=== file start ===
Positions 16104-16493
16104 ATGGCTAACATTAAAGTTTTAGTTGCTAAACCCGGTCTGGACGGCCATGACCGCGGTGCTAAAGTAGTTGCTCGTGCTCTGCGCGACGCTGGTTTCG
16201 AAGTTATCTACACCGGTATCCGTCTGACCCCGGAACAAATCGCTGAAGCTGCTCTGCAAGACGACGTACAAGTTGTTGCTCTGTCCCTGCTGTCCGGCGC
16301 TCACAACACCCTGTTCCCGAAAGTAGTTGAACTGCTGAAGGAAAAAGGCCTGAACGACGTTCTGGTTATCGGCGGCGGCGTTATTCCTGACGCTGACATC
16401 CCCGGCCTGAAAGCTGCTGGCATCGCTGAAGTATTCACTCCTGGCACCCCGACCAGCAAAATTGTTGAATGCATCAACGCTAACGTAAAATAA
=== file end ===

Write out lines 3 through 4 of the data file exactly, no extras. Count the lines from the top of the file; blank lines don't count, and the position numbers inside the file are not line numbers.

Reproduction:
16201 AAGTTATCTACACCGGTATCCGTCTGACCCCGGAACAAATCGCTGAAGCTGCTCTGCAAGACGACGTACAAGTTGTTGCTCTGTCCCTGCTGTCCGGCGC
16301 TCACAACACCCTGTTCCCGAAAGTAGTTGAACTGCTGAAGGAAAAAGGCCTGAACGACGTTCTGGTTATCGGCGGCGGCGTTATTCCTGACGCTGACATC